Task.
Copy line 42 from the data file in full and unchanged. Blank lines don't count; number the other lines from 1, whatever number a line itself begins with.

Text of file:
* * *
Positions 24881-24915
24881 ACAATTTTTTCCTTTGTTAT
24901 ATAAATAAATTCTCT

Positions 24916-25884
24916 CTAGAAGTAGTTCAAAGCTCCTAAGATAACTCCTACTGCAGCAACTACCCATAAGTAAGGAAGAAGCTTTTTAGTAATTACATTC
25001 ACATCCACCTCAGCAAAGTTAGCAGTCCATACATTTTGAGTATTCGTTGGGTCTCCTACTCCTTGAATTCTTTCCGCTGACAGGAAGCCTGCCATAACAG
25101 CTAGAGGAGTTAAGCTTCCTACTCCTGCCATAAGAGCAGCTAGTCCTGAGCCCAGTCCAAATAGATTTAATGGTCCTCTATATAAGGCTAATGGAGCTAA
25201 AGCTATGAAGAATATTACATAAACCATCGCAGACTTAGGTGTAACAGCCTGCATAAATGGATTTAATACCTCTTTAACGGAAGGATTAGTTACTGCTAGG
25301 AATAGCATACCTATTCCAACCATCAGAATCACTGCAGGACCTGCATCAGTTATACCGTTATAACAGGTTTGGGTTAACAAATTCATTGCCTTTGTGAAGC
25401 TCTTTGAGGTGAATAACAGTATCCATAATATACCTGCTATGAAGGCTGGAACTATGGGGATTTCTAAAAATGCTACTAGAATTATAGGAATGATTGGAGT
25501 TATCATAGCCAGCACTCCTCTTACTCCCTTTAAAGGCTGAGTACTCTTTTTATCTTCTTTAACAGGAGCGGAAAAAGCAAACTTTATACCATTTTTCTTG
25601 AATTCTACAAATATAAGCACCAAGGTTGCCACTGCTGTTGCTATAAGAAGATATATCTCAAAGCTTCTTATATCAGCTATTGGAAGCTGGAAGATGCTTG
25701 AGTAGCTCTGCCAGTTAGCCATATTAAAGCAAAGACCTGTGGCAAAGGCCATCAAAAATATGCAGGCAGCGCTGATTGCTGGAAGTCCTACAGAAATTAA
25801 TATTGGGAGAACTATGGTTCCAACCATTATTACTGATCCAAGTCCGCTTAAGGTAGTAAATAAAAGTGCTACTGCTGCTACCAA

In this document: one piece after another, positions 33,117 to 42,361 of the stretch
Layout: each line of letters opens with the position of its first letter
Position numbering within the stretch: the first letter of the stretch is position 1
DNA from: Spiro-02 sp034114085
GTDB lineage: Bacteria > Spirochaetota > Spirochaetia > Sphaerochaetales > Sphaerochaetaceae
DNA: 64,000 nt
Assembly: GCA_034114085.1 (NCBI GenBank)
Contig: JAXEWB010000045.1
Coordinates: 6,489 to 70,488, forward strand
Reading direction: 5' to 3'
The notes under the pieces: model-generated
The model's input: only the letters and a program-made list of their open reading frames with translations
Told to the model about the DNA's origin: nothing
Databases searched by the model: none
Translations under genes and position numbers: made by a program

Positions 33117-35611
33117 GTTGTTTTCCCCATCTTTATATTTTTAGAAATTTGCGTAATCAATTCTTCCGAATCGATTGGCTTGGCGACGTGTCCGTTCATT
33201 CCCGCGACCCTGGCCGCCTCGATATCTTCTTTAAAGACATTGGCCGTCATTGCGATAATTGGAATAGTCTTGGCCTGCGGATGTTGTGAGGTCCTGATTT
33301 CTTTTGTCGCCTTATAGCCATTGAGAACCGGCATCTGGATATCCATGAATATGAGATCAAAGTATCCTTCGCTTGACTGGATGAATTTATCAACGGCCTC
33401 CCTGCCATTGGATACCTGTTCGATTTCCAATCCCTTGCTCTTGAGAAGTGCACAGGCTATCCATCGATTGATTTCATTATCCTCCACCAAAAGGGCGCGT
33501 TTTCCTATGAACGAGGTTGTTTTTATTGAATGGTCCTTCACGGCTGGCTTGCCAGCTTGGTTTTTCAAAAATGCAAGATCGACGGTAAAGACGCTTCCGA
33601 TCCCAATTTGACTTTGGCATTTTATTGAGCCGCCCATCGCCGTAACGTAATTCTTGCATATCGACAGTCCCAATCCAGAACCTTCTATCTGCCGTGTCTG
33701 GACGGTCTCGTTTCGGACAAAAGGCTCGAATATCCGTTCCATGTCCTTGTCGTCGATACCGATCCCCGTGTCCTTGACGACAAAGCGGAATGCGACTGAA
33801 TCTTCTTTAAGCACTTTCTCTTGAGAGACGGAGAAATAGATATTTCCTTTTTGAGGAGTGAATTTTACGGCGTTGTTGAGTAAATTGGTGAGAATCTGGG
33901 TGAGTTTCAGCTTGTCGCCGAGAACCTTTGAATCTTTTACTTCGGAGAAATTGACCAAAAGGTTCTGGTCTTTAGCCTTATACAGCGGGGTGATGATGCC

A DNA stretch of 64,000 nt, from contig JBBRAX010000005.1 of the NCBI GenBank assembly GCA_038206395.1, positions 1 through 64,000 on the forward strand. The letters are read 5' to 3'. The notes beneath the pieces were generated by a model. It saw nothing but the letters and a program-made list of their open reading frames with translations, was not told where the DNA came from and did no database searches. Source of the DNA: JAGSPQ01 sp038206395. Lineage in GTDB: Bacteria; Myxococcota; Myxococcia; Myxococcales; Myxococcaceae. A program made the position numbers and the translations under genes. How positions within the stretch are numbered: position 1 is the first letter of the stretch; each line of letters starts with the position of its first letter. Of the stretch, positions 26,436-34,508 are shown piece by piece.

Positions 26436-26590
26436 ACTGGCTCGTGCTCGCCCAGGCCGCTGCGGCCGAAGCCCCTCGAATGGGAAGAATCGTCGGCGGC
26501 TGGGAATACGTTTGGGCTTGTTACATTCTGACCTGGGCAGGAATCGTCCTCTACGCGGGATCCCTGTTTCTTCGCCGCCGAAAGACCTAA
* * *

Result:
26436 ACTGGCTCGTGCTCGCCCAGGCCGCTGCGGCCGAAGCCCCTCGAATGGGAAGAATCGTCGGCGGC